“It’s a sad thing,” Love said. Love said he doesn’t know how serious it is but it makes it further unlikely as to whether the two will ever reunite for a show. Love hasn’t performed with Wilson since a 2012 reunion tour in which Love and Wilson were joined by guitarists Al Jardine and David Marks for a 50th anniversary tour of their founding.

“It was great. We started out to do 50 dates but ended up going for 70,” Love said. Though there had been great hopes the Beach Boys would continue to perform with all of the surviving original members, Love and Johnson would go on their own tour under the Beach Boys moniker (which Love controls) while Wilson, Jardine and Marks ended up touring as part of a separate tour.

Love doesn’t know if they will ever all play again. The surviving Beach Boys last gathered together last year for a tribute show they attended but didn’t perform in. Love said the band members discussed playing again though nothing transpired.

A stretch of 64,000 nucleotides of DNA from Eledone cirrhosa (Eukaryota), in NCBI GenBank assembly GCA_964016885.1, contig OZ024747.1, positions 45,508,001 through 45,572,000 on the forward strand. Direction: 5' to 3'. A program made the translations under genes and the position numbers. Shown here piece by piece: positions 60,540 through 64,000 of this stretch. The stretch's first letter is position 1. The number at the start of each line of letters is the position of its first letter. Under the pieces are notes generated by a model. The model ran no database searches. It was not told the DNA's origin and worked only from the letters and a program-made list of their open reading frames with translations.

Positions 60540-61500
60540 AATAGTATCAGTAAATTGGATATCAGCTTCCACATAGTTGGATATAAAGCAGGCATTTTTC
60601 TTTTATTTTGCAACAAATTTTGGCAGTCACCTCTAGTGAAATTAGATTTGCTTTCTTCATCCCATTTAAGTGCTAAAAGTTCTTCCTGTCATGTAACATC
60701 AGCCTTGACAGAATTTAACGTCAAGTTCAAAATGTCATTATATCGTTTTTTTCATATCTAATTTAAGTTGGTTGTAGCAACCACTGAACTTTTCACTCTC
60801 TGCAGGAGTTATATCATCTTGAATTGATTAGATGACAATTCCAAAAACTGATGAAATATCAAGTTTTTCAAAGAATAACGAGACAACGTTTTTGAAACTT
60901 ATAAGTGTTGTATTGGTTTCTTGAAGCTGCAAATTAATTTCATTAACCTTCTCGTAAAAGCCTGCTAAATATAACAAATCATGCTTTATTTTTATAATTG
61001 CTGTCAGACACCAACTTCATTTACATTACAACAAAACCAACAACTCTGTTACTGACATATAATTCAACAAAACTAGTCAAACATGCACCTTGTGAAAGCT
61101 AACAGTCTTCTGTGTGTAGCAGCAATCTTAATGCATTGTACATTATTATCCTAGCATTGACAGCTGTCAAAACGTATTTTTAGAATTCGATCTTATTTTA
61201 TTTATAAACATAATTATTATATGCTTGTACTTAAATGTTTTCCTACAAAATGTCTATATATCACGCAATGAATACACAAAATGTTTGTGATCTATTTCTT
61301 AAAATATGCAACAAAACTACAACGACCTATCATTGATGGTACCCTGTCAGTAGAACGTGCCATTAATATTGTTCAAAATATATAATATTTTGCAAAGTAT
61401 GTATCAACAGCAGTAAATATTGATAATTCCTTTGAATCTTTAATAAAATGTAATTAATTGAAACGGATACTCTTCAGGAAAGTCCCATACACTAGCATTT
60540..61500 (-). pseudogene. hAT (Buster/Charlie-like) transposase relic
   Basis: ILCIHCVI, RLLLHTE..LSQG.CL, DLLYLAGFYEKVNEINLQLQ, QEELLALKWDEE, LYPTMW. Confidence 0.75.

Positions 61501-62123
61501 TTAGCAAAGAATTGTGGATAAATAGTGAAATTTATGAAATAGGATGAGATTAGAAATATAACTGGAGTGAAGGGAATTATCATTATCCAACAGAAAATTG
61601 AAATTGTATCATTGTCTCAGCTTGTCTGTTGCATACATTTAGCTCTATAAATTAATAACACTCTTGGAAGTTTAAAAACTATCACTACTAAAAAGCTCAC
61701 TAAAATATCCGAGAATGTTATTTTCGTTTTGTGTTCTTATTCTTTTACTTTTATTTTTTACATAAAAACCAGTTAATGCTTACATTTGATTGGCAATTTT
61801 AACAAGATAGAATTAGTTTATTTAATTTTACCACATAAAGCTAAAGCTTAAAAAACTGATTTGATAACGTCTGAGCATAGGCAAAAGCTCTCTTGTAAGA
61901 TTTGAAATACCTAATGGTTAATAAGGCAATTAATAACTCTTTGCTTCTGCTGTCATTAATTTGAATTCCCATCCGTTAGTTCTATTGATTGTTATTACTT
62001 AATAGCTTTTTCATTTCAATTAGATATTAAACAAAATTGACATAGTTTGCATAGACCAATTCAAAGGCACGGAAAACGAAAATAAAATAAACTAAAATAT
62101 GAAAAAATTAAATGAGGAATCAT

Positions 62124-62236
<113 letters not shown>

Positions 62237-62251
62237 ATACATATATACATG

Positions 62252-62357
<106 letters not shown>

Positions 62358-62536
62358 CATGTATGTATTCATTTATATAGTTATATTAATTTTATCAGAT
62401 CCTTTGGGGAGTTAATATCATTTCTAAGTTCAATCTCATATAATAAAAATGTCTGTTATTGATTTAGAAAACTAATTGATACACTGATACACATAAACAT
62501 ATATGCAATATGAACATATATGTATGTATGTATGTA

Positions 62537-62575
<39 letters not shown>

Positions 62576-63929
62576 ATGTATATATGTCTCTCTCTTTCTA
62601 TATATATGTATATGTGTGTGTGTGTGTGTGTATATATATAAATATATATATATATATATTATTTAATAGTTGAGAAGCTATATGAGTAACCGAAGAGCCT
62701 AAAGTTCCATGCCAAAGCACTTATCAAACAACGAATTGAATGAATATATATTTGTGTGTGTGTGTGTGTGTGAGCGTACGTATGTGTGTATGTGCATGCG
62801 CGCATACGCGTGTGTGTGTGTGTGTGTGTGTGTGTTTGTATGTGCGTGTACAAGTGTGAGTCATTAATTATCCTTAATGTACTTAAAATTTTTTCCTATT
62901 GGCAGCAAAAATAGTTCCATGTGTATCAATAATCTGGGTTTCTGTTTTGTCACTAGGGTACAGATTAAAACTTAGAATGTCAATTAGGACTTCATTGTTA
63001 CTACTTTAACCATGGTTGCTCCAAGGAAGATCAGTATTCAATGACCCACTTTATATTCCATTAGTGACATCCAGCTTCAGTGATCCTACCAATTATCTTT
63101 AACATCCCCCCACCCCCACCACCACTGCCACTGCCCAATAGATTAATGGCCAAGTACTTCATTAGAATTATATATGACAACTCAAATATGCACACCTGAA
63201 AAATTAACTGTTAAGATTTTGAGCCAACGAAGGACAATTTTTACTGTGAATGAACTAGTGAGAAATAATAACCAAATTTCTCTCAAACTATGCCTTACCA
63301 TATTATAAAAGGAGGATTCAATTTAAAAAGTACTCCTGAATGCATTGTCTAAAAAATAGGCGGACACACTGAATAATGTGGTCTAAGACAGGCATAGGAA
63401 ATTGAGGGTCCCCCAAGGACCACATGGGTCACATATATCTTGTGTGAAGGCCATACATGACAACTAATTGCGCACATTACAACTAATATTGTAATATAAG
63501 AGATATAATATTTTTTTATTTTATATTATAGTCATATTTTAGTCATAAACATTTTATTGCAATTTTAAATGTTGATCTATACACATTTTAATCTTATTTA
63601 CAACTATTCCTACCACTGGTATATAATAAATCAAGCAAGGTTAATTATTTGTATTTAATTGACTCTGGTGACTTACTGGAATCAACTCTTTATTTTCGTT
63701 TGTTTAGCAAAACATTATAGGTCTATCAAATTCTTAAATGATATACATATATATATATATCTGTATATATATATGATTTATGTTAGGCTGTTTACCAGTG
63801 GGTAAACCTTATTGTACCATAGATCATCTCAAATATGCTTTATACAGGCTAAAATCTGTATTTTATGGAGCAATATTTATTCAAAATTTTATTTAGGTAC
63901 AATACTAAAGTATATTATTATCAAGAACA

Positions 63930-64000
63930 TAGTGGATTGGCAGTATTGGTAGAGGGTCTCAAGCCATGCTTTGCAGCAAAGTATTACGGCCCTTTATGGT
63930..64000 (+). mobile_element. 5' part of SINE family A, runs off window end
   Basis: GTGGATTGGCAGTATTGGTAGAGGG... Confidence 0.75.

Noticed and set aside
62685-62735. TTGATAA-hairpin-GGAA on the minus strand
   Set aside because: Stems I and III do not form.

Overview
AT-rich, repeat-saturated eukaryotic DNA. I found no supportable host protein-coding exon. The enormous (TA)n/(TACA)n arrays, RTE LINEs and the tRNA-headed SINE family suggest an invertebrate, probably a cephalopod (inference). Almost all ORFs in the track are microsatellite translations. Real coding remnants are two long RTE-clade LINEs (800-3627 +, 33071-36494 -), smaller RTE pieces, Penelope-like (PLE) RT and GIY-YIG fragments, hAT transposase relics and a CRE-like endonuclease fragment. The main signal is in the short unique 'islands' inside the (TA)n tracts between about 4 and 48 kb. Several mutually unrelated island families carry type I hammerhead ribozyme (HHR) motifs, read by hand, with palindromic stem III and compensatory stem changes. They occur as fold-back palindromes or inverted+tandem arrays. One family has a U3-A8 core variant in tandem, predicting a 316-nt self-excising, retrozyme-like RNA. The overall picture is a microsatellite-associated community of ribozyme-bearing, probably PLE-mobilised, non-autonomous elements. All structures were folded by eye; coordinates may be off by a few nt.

The dozen years that has lapsed between all of the band reuniting is a continuation of an acrimonious past in which Love and Wilson have sometimes sparred. Love filed a lawsuit in the 1990s to gain credits for songs he helped write the lyrics for.

The ‘Love Doctor’ touch

Nearly all of the Beach Boys hits have some touch from Love. He provides the lead with his signature high-pitched and rapid delivery on hits like “Fun, Fun, Fun,” “California Girls,” “409” and “Surfin’ Safari” but even when he isn’t, he makes impressions with his ability to serve the baritone background notes or smaller, memorable exchanges like on “Good Vibrations” with the lyrics “Got to keep those lovin’ good vibrations happenin’ with her.” On some songs like the underappreciated classic “Good to my Baby,” Love will exchange leads with Brian Wilson and do the baritone notes and harmonies. It’s a formula that led to the Beach Boys selling tens of millions of records despite deaths and inner turmoil.